Marry the Sun by Rachel Swirsky
This has the most fantastic first line of a short story I have ever read. It’s stunningly brilliant. Swirsky’s story matches that first line; a romance, and an exploration of humanity and pain, and an examination of the reality of the relationship between gods and mortals, it touches on so many subjects and is incredibly powerful and painful. Swirsky’s versions of the Greek gods, and her creation of Bridget, are all so very human, so very believable; they’re real people, who we can understand, whose motivations are real and basic. It’s an absolutely fantastic, brilliant story.
 
Crystal Nights by Greg Egan
Egan’s story is, perhaps, something of a precursor to Chiang’s Lifecycle of Software Objects novella; both deal with the emergence of AI, and in very different ways, they see how humanity can nurture such developments, and more importantly how individual humans will shape that AI. Indeed, it is an incredibly well-written piece that, from a very different perspective, sees humanity as a much darker force with much different imperatives; it’s a fascinating story of character and of Darwinism, brilliantly written, and does, in a brief aside, include Chiang’s idea of the coming of AI. Brilliant.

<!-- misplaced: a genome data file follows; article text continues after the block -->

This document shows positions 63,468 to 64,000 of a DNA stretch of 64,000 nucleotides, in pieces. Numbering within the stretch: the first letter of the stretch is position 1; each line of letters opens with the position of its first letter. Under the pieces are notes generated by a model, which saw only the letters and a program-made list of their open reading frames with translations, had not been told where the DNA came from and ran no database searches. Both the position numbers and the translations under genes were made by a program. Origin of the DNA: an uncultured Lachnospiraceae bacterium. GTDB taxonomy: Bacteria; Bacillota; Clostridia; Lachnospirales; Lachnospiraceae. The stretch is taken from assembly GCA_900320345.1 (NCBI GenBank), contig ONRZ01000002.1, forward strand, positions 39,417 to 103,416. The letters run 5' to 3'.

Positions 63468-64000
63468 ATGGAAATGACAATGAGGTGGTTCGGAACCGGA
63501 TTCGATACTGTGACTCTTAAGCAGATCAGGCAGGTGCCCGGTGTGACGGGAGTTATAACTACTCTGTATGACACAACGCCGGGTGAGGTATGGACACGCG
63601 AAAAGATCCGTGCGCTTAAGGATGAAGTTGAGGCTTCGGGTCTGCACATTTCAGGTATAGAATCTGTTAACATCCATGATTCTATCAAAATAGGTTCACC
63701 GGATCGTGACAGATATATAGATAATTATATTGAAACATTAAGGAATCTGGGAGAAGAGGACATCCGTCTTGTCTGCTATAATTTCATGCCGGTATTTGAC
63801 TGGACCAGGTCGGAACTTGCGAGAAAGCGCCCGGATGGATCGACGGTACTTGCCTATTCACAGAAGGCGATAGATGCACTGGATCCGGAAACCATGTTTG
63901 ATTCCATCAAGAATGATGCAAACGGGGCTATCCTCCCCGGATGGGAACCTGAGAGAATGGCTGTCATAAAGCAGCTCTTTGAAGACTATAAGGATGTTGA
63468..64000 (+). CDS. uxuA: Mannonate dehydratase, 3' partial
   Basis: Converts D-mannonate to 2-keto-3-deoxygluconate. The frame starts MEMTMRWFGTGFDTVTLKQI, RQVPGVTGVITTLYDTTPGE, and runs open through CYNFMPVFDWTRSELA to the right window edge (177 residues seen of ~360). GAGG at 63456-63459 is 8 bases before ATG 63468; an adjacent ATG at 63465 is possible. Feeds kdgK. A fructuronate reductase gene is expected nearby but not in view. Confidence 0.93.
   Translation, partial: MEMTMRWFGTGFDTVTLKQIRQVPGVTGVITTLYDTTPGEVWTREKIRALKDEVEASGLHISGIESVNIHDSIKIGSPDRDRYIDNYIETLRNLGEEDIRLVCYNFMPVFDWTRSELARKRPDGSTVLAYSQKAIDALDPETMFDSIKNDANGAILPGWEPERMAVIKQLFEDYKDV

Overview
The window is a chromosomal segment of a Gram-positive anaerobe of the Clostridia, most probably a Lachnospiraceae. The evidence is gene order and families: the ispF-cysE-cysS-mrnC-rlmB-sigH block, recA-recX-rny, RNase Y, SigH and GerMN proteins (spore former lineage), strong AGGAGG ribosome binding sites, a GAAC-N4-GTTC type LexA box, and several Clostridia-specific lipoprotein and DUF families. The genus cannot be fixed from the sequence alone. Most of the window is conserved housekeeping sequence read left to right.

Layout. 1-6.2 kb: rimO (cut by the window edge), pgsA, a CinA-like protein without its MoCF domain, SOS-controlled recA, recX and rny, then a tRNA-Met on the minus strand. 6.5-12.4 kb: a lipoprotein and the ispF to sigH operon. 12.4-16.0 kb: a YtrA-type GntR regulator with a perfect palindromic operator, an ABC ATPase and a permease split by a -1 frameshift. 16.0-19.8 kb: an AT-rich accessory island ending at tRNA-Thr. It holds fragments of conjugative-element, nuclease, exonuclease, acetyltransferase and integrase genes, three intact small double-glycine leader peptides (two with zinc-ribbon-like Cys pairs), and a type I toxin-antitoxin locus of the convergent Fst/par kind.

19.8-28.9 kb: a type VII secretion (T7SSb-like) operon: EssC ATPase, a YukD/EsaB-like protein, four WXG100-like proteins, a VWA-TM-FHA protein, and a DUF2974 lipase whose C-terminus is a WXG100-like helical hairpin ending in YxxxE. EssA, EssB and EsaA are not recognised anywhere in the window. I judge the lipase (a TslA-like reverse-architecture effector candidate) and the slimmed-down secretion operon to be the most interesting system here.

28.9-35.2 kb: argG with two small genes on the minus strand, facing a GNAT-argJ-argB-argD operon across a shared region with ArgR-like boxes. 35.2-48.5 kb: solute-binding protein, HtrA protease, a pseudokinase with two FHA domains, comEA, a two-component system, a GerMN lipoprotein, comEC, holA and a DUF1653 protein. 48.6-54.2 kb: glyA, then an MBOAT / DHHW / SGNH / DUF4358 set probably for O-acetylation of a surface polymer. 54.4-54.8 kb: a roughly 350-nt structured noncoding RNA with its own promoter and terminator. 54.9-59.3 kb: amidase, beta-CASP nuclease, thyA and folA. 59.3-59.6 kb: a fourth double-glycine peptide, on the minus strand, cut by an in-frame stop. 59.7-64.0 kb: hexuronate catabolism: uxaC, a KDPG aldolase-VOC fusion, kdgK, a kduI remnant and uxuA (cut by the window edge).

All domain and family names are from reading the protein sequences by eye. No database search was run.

His Master’s Voice by Hannu Rajaniemi
Rajaniemi's story is quite a weird one, really; following two characters - uplifting animals, a dog and a cat, the nature of their uplifting unclear and uncertain - it's a tale of risk and recovery, bravery and loyalty, and finding sentience. It's a tale of the far-future, I think, but that's not clear; it's a strange one, with a plot that is straightforward but characters and concepts that are rather mixed - especially the cat and the dog, who vary in their capabilities and whose intelligence is similarly somewhat variable. The writing style is good and it does power along nicely, but some elements of the story could - should - have been better cleared up, and overall I have mixed feelings about this one.
 
Special Economics by Maureen F. McHugh
 McHugh's story has a soundtrack, a mix of hip-hop and the country song Sixteen Tons.  The near-future it posits is now one we're safe from, with the passage of bird flu from potential pandemic to blip on the radar, but the concept remains the same; post-epidemic economics will indeed be different, and this suggests a really interesting model for what that difference might look like in China.  It isn't a terribly optimistic story whilst at the same time containing its own solution, shades of grey mixed with a wistfulness for the long-gone days of black and white revolutionary versus reactionary... a really good, political, left-wing story.